Alcohol use and TBI are closely related. Up to two-thirds of people with TBI have a history of alcohol abuse or risky drinking. Between 30-50% of people with TBI were injured while they were drunk and about one-third were under the influence of other drugs. Around half of those who have a TBI cut down on their drinking or stop altogether after injury, but some people with TBI continue to drink heavily, which increases their risk of having negative outcomes.
After TBI, many people notice their brains are more sensitive to alcohol. Drinking increases your chances of getting injured again, makes cognitive (thinking) problems worse, and increases your chances of having emotional problems such as depression. In addition, drinking can reduce brain injury recovery. For these reasons, staying away from alcohol is strongly recommended to avoid further injury to the brain and to promote as much healing as possible.
Facts about TBI and alcohol
Alcohol and brain injury recovery
Recovery from brain injury continues for much longer than we used to think possible. Many people notice improvements for many years after injury.
Alcohol slows down or stops brain injury recovery.
Not drinking is one way to give the brain the best chance to heal.
People's lives often continue to improve many years after brain injury. Not drinking will increase the chance of improvement.
After TBI the brain is more sensitive to alcohol. This means that even one or two drinks may not be safe, especially when you need to do things that require balance, coordination and quick reactions, such as walking on uneven surfaces, riding a bicycle or driving a car. The fact is, there is no safe level of alcohol use after TBI.
Alcohol is especially dangerous after TBI if you are taking certain prescription medications. Alcohol can make some medicines less effective and can greatly increase the effects of others, potentially leading to overdose and death. Using alcohol along with anti-anxiety medications or pain medications can be highly dangerous because of the possible multiplying effect.
Alcohol is a drug. Almost everything mentioned above about alcohol applies equally to other drugs. If your drug of choice is something other than alcohol-such as marijuana, cocaine, methamphetamine or prescription drugs, anti-anxiety medications (benzodiazepines such as Ativan, Valium, or Xanax), or pain medication (opioids like Percocet, Oxycodone or Oxycontin)-many of the same principles apply. In addition, use of illegal drugs or misuse of prescription drugs can lead to legal problems.
If you use multiple drugs like alcohol and marijuana, or alcohol and pain pills, there is a higher risk of addiction and overdose. Using alcohol and pain medications together, or alcohol and anti-anxiety medications, has killed many people. Contact your doctor if you are drinking and using prescription drugs.
The stakes are higher when people choose to use alcohol after having a TBI. Some people continue drinking after a TBI and don't have any desire to change that behavior. Others know they probably should stop or reduce alcohol use, but don't know how or have tried in the past and not been successful.
There are many ways to stop using alcohol or other drugs and many ways to reduce the potential for harm. The great majority of people who have stopped having alcohol problems did it on their own. They got no professional help or counseling and did not use Alcoholics Anonymous (AA). Don't underestimate your ability to change if you want to.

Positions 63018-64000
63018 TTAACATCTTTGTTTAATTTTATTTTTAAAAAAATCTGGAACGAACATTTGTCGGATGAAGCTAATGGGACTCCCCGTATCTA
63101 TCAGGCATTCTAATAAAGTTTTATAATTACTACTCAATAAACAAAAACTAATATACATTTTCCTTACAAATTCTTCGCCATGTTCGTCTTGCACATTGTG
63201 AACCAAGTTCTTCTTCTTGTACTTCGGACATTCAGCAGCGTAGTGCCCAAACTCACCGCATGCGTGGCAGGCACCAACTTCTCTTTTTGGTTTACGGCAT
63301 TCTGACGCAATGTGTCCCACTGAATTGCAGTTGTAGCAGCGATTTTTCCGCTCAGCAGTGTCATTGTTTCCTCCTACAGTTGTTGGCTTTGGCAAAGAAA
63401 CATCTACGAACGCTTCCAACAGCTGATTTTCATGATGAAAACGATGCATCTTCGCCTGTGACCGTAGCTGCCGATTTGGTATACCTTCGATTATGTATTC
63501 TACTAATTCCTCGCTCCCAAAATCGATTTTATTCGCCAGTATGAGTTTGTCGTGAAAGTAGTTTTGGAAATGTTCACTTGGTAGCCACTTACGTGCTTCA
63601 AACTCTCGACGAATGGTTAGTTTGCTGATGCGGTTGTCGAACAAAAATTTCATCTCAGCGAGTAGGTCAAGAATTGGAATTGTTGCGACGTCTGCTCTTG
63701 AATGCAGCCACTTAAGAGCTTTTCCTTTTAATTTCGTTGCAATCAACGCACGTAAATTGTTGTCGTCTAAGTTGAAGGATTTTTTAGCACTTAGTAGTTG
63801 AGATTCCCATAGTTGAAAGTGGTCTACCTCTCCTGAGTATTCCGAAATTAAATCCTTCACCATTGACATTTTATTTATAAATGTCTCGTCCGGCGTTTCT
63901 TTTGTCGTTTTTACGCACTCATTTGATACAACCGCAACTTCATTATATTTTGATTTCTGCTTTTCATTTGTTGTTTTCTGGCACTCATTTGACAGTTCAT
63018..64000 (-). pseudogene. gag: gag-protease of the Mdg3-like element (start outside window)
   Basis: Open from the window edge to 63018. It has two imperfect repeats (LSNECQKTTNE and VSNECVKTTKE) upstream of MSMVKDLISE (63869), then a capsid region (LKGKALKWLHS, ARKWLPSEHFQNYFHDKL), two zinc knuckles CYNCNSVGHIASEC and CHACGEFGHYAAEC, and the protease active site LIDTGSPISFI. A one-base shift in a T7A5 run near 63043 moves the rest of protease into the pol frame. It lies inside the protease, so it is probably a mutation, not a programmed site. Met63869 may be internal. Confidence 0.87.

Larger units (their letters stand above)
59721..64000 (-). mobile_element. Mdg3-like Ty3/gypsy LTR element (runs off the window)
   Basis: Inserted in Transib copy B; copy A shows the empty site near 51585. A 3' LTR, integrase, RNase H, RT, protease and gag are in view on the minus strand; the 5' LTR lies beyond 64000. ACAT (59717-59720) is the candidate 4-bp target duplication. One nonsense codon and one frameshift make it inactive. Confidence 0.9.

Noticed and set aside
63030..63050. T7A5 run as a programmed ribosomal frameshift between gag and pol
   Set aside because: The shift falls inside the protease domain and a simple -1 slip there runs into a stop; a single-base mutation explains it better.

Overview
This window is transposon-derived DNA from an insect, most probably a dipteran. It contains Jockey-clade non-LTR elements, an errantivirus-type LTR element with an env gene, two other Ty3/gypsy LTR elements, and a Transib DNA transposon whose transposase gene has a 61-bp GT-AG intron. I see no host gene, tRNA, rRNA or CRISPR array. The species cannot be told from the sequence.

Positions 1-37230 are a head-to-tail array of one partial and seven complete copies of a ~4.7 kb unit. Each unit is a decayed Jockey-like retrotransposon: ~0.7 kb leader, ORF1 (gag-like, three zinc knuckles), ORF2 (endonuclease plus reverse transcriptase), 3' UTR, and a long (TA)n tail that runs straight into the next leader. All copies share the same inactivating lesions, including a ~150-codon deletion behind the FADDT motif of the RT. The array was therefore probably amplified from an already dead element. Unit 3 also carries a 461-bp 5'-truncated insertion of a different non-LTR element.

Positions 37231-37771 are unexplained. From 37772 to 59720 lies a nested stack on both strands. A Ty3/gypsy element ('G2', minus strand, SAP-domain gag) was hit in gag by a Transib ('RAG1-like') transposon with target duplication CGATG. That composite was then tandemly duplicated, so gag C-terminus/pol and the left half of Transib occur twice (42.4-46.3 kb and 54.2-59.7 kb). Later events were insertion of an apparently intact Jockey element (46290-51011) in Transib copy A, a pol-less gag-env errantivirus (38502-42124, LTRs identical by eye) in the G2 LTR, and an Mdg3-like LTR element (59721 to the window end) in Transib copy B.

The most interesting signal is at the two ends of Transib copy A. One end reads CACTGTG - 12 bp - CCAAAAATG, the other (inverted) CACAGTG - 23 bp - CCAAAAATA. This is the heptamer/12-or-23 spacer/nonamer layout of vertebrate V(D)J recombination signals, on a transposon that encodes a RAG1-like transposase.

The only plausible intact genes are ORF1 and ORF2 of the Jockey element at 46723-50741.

There are many ways to change, cut down or stop drinking
The key ingredients to changing your drinking are: (1) find people who will support your efforts to change your drinking; (2) set a specific goal; (3) make clear how you will meet your goal; (4) identify situations or emotions that can trigger drinking, and figure out ways to cope with those triggers ahead of time; and (5) find ways to reward yourself for sticking to your plan and meeting your goals.
If you have questions or concerns about your drinking, there are many ways to get information or help:
No one can force another person to stop using alcohol or drugs, but you can have an influence. Attending Al Anon meetings can be a good source of support for a friend or family member of someone who abuses alcohol or drugs, and it can help promote change. Planning an "intervention" where family and friends confront the person may help.
A program called Community Reinforcement and Family Training (CRAFT) has been found to work best. CRAFT takes a more positive, motivational approach that helps loved ones make not drinking more rewarding for the person with the alcohol problem. Research has shown that alcoholics are more likely to go into treatment if their loved ones follow the CRAFT method. To learn about CRAFT, see the book Get Your Loved One Sober in the Resources section below, or find a counselor familiar with this approach.
Bombardier, C.H. & Turner, A. (2009). Alcohol and traumatic disability. In R. Frank & T. Elliott (Eds.), The Handbook of Rehabilitation Psychology, Second Edition (pp. 241-258). Washington, DC: American Psychological Association Press.
Corrigan, J., & Lamb-Hart, G. (2004). Alcohol, Other Drugs, and Brain Injury. Columbus, Ohio: Ohio Valley Center for Brain Injury Prevention and Rehabilitation, Ohio State University Dept. of Physical Medicine and Rehabilitation. (Available from the Brain Injury Association,http://www.biausa.org/LiteratureRetrieve.aspx?ID=43235. )
Meyers, R.J., & Wolfe, B.L. (2004). Get Your Loved One Sober: Alternatives to Nagging, Pleading, and Threatening. Center City, MN: Hazelden Publications.